This blog covers our wait, travel, and adjustment to our 4 year old adopted Chinese daughter Sarah Shui Qing from Nanjing. There are over 1000 posts. I have moved my blog to Catching Butterflies 2. I hope you will enjoy reading this blog. It has alot of information on Special needs adoption. Follow us to our new address Catching Butterflies 2! Thank you for reading!

Saturday, July 28, 2007

A friend of mine asked me about adoption. I wanted to write something about the special needs process. All 3 of our adopted kids were found on special needs waiting lists. I don't have any experience with the "normal" adoption process. I don't think I would ever really want to sign up with an agency and wait for that agency to give me a referral for a child. Juergen and I both preferred to look at lists of kids and choose a child based on what we felt was right for our family at the time (let me explain that statement). When we adopted Philip, we wanted a boy who was as young as possible. We already had two daughters. His SN was 2 holes in his heart (ASD and VSD). He already had surgery to correct his heart condition. Jessica also had heart surgery when she was a baby, so the heart thing didn't bother us or scare us. When we adopted Thomas, we wanted a Thai brother for Philip. We had already met Thomas in Thailand. His SN had also been corrected in Thailand. This is why we adopted Thomas. Sarah was adopted because I had always wanted to adopt from China, we wanted a girl and we didn't want a baby. Her SN is minor and we felt her strong personality would fit well into our family (and it now does). My point is, we choose them. The Special needs process is generally shorter then the regular process. Some times the SN process is less expensive. Also nearly 80% of the kids now waiting in orphanages are considered SN kids. Most have very small SN's, many have already been corrected. The SN places them in the category of being harder to place. So many of them will never find a family. We figured most people only want the healthy young babies. We are use to handling more (because Jessica has autism), we might as well go for the harder to place kids. To be honest with you, boys are the hardest to place of all kids. Even "healthy and normal" boys never get adopted just because most people only want a girl. I personally think girls are easier. I think Sarah's transition was the hardest, but the boys are harder to raise. Still, I love them all so much! I'm so happy we have our boys and our girl!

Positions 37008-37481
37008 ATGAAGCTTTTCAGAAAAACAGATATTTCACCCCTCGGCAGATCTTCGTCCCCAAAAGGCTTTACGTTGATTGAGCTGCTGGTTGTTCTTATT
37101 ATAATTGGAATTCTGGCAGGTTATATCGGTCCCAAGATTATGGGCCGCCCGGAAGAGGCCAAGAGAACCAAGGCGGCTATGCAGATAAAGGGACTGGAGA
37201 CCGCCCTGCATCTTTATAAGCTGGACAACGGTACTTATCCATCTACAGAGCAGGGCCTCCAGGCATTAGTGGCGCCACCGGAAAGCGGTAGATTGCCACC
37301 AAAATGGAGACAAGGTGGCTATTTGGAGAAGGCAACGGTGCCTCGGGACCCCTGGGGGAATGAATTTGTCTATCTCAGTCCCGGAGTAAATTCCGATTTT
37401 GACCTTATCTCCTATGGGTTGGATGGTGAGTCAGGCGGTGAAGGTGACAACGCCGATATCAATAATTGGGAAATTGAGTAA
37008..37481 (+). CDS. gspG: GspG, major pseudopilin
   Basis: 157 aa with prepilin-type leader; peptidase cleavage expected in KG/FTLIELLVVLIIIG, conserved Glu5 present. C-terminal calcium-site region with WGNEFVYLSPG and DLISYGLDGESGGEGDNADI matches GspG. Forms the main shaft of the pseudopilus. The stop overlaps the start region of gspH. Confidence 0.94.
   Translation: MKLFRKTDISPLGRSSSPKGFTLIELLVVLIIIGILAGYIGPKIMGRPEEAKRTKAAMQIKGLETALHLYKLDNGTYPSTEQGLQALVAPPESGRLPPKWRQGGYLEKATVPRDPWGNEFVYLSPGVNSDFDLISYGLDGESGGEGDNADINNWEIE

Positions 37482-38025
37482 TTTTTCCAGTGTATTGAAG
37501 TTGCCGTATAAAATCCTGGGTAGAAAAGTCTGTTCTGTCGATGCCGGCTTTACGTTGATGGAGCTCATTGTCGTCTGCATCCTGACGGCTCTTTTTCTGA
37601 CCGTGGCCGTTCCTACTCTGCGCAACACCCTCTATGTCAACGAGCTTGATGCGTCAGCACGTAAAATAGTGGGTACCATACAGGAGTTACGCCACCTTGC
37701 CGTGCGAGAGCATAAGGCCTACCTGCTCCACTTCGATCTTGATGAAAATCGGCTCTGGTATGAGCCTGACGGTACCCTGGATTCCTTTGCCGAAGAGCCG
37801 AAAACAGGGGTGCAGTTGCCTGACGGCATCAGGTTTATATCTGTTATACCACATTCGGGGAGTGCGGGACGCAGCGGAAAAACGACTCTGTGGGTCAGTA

When you adopt internationally you generally don't have much information about the child's family. Some people find this a good thing because you don't face birth parents trying to come and take the child back. Right now Philip is having some real hard challenges learning. Some background about his birth and family history would be nice to have. Jessica my fist born daughter is very disabled. I did everything "perfectly". No smoking, drugs, or alcohol. I never missed a Doctors appointment. She had a safe birth. She had every advantage, but still she was very sick. I figure there are no guarantees with birth children, or adopted kids. Some birth children get sick, and some adopted kids get sick. Some birth kids have learning problems, and some adopted kids do too. Having kids is risky business. The real question is will you be willing to fight for your children.